through special communication interfaces. To this effect, a lot of the more current PLCs are

    well-matched with open, standardized bus systems, for instance Profibus to EN 50170.

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    End of the seventies, binary inputs and outputs were finally extended with the analogue

    inputs and outputs addition, since many of todays technical applications need analogue

    processing such as speed setting, force measurement, servo-pneumatic positioning systems.

    At the same time, the analogue signals acquisition or output allows an actual/set point value

    comparison and as a result the automatic control engineering realization functions, a task,

    which broadly exceeds the scope suggested by the name as programmable logic controller.

    The PLCs presently on offer in the market place have been modified to customer demands to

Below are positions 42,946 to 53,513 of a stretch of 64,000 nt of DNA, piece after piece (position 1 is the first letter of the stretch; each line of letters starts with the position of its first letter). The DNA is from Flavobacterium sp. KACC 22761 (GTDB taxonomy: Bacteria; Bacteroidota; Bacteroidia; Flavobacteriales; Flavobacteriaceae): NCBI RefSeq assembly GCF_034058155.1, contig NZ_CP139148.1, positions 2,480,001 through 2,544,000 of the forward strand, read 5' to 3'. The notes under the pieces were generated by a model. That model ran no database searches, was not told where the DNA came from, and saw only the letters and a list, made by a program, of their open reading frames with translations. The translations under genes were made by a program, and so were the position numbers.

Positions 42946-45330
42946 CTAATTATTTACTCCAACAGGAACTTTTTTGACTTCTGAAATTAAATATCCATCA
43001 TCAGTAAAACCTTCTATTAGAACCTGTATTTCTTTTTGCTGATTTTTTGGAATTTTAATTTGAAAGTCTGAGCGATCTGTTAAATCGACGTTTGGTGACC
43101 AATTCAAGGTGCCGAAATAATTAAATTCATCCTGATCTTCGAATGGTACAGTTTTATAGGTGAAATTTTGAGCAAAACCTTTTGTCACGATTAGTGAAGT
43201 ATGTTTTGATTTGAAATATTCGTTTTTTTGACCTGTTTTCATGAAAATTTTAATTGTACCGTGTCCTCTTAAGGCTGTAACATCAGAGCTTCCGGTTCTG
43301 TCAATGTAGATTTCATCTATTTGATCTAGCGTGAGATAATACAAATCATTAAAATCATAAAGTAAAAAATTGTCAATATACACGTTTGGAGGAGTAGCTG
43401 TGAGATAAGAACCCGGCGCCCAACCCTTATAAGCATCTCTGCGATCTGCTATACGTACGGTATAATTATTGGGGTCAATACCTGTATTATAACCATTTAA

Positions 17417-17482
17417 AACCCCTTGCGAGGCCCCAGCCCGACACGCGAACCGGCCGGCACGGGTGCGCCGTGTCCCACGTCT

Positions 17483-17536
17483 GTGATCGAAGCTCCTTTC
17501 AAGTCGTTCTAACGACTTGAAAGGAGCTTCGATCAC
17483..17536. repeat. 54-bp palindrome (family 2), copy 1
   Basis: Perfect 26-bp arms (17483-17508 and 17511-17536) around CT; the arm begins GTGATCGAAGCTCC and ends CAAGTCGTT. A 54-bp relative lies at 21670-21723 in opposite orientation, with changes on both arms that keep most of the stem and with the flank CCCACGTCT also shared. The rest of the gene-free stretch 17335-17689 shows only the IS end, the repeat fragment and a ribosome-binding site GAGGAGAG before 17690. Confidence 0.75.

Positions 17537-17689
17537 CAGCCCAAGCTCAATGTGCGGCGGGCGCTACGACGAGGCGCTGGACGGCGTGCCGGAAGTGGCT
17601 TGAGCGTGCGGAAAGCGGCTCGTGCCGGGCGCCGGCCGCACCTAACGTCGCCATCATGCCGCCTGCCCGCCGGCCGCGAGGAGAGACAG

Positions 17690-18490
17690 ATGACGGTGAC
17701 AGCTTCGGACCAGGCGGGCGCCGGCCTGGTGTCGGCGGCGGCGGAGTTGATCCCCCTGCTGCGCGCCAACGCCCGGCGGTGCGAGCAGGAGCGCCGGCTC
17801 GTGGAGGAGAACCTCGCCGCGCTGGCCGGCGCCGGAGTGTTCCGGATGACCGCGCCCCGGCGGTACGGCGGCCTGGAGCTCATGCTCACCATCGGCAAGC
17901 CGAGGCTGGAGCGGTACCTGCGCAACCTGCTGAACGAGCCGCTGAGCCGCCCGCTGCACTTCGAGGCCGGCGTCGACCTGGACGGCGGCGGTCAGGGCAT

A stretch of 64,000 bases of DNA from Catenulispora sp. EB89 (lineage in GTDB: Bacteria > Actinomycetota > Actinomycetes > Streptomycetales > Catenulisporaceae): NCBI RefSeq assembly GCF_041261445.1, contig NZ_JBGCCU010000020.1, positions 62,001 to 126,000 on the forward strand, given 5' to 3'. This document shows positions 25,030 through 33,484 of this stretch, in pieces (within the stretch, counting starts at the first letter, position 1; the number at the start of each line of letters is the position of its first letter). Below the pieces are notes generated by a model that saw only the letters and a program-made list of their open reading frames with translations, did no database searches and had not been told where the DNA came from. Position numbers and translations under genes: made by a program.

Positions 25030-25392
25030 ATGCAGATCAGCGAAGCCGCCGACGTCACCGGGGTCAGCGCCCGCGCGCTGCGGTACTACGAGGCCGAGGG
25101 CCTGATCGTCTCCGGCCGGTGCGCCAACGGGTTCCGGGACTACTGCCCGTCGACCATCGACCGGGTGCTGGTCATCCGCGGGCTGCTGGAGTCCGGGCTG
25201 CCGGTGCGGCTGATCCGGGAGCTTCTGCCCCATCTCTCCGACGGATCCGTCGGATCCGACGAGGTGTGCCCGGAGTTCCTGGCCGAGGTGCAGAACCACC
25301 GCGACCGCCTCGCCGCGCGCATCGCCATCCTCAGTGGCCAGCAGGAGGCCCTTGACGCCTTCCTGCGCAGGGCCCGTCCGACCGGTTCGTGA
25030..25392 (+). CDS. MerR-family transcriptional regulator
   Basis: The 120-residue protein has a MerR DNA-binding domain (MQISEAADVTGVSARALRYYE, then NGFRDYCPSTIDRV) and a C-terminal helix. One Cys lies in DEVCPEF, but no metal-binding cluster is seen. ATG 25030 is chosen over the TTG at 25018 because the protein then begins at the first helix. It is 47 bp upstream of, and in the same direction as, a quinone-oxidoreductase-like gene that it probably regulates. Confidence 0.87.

such an extent that it has become possible to buy a highly suitable PLC for virtually any

    application. As such, miniatures PLCs are currently available with a minimum number of

    inputs/outputs beginning from just a few hundred Pounds. Also available are larger PLCs

    with 28 or 256 inputs/outputs. A lot of PLCs can be extended by means of additional

    input/output, positioning, communication and analogue modules. Special PLCs are available

    for shipping or mining, safety technology tasks. Yet further PLCs are capable to process

    numerous programs concurrently or multitasking. Lastly, PLCs are coupled with other

    automation components, accordingly creating significantly wider areas of application.

    1.3 Basic design of a PLC

    The programmable logic controller (PLC) term is defined by EN 61131-1 (IEC 61131-1): A

    digitally operating electronic system, designed for use in an industrial environment, which

    uses a programmable memory for the internal storage of user